Fire Fighters are like family

Fledgling TMVFD member sings the praises of his volunteer work

Colin Zahra-Hansell loves his volunteer fire fighting work

Ten Mile Volunteer Fire Department (TMVFD) has about 14 active members and they count Colin Zahra-Hansell amongst their brotherhood.

He emigrated with his family in 2011 from South Africa where they had been generational farmers and once in Canada bought a farm in Moose Heights.

Zahra-Hansell, who is still waiting for final emigration papers, was looking for something to do.

“I was driving past the Ten Mile Fire Hall and thought that would be a challenge,” he said.

“I dropped by the hall to find out how to get involved.”

That was in the spring of 2012 and once he joined the crew he was pleased and amazed at how welcoming they were.

“It was like a club or a family, everyone was so friendly,” Zahra-Hansell said.

After a complete background check including a criminal record check, this young South African began the practices that would eventually prepare him for the task of responding to whatever emergencies were called into the fire hall.

“We started with drills like getting into turn out gear correctly and quickly, unrolling hoses, basic equipment and hall maintenance and of course communications and safety protocols,” Zahra-Hansell said.

When he anticipated the challenge of becoming a fire fighter, Zahra-Hansell had no idea how much he would enjoy the constant state of learning and the camaraderie of his fellow fire fighters.

“I found it totally enjoyable, I’m always learning something different and this is not your ordinary volunteer work,” he said.

“These are also skills you can pretty much apply in everyday life.”

Zahra-Hansell came face to face with one of the biggest dangers in fire fighting, panic during a training exercise at the airport facility.

He, along with fellow trainees, was in the pitch black building with a controlled fire and expected to find his way out with just the guidance of a snaking fire hose.

“My flight or fight instinct kicked in, I guess you could say it was panic, but thanks to the guys ahead and behind me I was able to master my own reaction and we successfully completed the training exercise.

“One of the most dangerous situations is panic – you have to remain calm and remember training and protocols and use your head,” he said.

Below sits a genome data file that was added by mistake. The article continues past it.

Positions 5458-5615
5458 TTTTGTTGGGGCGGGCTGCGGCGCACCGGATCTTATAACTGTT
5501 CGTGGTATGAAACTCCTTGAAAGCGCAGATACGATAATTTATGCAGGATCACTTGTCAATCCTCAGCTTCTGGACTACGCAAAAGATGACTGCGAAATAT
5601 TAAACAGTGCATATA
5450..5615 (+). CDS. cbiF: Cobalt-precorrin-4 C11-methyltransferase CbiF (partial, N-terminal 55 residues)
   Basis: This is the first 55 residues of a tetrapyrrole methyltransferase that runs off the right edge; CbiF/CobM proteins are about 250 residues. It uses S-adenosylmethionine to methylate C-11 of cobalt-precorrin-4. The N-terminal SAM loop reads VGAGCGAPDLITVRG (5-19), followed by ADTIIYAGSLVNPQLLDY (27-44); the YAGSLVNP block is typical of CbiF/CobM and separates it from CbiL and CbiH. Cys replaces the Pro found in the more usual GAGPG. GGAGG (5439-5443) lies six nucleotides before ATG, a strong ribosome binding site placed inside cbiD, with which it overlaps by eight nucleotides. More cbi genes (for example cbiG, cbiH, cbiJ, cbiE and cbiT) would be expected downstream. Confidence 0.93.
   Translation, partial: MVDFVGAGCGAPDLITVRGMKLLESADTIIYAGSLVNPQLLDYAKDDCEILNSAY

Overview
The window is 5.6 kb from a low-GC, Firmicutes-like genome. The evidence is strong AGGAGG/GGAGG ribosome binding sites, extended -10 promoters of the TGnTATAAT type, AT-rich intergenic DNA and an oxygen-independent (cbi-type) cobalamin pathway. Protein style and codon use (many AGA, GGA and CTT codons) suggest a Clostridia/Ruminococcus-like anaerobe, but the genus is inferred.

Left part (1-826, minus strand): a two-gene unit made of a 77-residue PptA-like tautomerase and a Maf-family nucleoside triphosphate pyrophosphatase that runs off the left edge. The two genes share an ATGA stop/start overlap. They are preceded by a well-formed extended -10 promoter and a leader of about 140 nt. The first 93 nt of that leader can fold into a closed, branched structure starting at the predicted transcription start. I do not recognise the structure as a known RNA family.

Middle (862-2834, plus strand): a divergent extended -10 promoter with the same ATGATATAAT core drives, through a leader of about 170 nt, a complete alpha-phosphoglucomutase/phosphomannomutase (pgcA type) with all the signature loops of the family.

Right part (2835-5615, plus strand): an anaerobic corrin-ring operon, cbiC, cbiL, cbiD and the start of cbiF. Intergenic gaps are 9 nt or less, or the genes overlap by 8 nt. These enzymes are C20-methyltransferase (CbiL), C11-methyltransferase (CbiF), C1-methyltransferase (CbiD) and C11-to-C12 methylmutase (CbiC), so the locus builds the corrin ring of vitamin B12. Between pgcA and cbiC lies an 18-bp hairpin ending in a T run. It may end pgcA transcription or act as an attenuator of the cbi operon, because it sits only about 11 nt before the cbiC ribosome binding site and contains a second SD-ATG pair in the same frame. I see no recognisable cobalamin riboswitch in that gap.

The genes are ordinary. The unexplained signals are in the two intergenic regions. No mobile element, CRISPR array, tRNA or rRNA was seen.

“Confidence comes from experience and training, it gets easier the more you practice and apply your skills.”

Zahra-Hansell recalls his first official callout. He was at home, it was about 1 a.m. when his pager went off.

“I jumped in my clothes, called the hall to have them bring my turnout gear and drove directly to the scene,” he said.

It was a car fire, the fire truck had just arrived and I was put on the back end of a hose fighting both the car fire and the surrounding bush that was also on fire.”

He admitted his adrenalin was pumping, it was dark but also it was a little thrilling.

“I knew the potential dangers, possible gas tank exploding and we didn’t know if anyone was still in the vehicle,” he said.

Once everything was extinguished, the crew headed back to the fire hall and with lots of adrenalin still flowing, the guys cleaned up the equipment then sat down and discussed the incident.

Since spring 2013, when Zahra-Hansell completed much of his basic fire fighting training, he responded to about five emergency incidents as part of the crew.

Joining the Ten Mile Volunteer Fire Department has been the best move for this new Canadian and he really feels part of the community now.

“I know so many more people and the community knows we’re there to help and support them at a time of great need,” he said.

“As a volunteer fire fighter I very much feel part of the community.”

Zahra-Hansell urges anyone considering volunteering with any of the six fire departments in the area to go and talk with the chief and crew. It’s a wonderful way to help your community and very rewarding.

Oct. 5 – 11 is Fire Prevention Week and a terrific time to celebrate all our volunteer fire departments do to keep communities protected and safe.

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